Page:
61.Members of staff participating in the grievance interviews were provided with a note of the main points of the interview and asked to sign it.I note that the letter accompanying each set of notes advises the recipient"It is essential that you continue to observe the confidentiality requirements relevant to the Grievance Procedure."

62.It is clear to me that the information provided by participants was received in circumstances from which an obligation on the authority to maintain confidentiality could be inferred.However, I must also consider whether the other two tests are met before accepting that the exemption has been correctly applied.

63.I found that the information in the documents withheld under this exemption varied widely.Some of it was clearly confidential in nature, and if disclosed would be likely to harm the individual's professional relationships and possibly their career prospects.However, some of the documents supplied by the participants were copies of documents which had no inherent quality of confidence (for instance, a departmental meeting agenda).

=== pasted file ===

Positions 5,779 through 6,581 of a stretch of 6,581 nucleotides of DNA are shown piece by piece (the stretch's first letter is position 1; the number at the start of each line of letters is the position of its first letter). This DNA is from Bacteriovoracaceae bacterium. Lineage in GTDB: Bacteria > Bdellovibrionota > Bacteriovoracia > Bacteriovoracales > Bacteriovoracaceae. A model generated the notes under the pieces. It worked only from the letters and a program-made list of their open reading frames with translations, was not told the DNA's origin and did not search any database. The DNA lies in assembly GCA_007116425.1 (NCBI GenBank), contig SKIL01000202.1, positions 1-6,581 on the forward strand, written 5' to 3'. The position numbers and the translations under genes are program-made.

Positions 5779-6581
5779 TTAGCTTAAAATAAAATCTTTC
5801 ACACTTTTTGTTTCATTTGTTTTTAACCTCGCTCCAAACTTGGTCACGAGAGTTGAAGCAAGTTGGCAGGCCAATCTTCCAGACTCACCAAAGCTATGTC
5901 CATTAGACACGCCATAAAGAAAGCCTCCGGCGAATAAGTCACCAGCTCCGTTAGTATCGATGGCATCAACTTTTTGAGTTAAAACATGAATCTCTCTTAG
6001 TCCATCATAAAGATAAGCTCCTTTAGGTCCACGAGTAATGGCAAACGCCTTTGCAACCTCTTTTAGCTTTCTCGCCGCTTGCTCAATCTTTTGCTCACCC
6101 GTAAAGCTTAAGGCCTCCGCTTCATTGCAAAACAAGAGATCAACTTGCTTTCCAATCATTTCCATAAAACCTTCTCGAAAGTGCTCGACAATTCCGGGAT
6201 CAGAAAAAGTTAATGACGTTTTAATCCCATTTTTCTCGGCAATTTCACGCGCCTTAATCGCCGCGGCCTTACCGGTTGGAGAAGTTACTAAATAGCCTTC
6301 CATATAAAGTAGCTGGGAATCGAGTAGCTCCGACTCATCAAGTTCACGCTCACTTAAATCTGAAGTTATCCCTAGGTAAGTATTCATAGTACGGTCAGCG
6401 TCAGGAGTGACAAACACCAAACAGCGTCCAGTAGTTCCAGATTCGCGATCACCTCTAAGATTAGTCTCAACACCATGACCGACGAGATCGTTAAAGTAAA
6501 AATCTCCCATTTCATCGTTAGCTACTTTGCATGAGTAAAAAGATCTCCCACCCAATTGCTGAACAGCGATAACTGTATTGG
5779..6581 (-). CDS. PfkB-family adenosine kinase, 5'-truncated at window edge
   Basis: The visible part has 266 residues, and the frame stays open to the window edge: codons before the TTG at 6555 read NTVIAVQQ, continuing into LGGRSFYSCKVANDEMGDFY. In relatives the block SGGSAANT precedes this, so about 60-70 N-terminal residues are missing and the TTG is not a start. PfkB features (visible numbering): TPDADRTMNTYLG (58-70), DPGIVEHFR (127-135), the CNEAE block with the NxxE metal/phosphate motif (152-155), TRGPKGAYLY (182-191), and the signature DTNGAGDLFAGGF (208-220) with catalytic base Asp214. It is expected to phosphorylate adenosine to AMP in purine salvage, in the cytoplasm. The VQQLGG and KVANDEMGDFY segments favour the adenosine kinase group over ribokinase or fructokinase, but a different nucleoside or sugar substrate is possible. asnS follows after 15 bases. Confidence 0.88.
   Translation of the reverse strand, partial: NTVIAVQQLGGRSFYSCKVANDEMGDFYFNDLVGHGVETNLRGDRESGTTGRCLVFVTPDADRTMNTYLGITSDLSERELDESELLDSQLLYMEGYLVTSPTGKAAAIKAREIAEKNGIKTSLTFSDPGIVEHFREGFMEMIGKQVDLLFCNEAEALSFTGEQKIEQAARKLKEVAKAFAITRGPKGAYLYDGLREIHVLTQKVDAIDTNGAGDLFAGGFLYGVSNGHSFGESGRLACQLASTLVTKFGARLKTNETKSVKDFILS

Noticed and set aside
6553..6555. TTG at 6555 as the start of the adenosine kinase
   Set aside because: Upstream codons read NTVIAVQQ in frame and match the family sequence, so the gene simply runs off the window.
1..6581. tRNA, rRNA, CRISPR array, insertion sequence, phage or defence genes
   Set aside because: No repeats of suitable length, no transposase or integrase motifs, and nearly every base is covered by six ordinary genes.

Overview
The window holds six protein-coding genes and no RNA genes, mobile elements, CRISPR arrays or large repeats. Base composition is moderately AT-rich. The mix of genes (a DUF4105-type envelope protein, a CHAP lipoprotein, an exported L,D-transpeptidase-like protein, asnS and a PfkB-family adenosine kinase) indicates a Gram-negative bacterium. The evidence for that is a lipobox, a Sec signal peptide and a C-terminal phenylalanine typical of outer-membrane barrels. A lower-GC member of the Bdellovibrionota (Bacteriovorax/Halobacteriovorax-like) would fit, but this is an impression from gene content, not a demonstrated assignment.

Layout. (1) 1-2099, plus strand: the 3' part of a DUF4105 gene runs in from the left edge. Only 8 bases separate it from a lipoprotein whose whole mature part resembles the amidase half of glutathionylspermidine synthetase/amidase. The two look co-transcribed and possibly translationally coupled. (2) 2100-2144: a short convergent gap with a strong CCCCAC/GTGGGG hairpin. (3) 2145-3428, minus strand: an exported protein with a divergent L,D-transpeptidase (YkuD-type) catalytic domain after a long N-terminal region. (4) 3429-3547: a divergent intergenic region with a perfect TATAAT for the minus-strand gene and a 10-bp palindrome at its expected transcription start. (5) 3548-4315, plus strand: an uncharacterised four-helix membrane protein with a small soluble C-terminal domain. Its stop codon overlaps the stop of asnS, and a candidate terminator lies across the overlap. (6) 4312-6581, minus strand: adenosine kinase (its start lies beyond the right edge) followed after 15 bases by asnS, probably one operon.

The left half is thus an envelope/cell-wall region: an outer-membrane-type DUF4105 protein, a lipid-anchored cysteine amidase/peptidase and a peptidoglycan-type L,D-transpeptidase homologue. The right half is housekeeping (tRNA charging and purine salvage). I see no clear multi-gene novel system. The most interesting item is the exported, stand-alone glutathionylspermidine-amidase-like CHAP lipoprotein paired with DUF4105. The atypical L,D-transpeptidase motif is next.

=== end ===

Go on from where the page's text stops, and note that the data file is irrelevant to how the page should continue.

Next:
64.Even if it was accepted that the context in which these documents are now to be set would endow them with the necessary quality of confidence, it is difficult to see how disclosure of such information would result in damage to the person who provided the information. As discussed previously, I have accepted that the identities of the members of staff participating in the grievance procedure should be withheld under section 38(1)(b) of FOISA, so were disclosure to be ordered, the identity of the person submitting the document would not be known.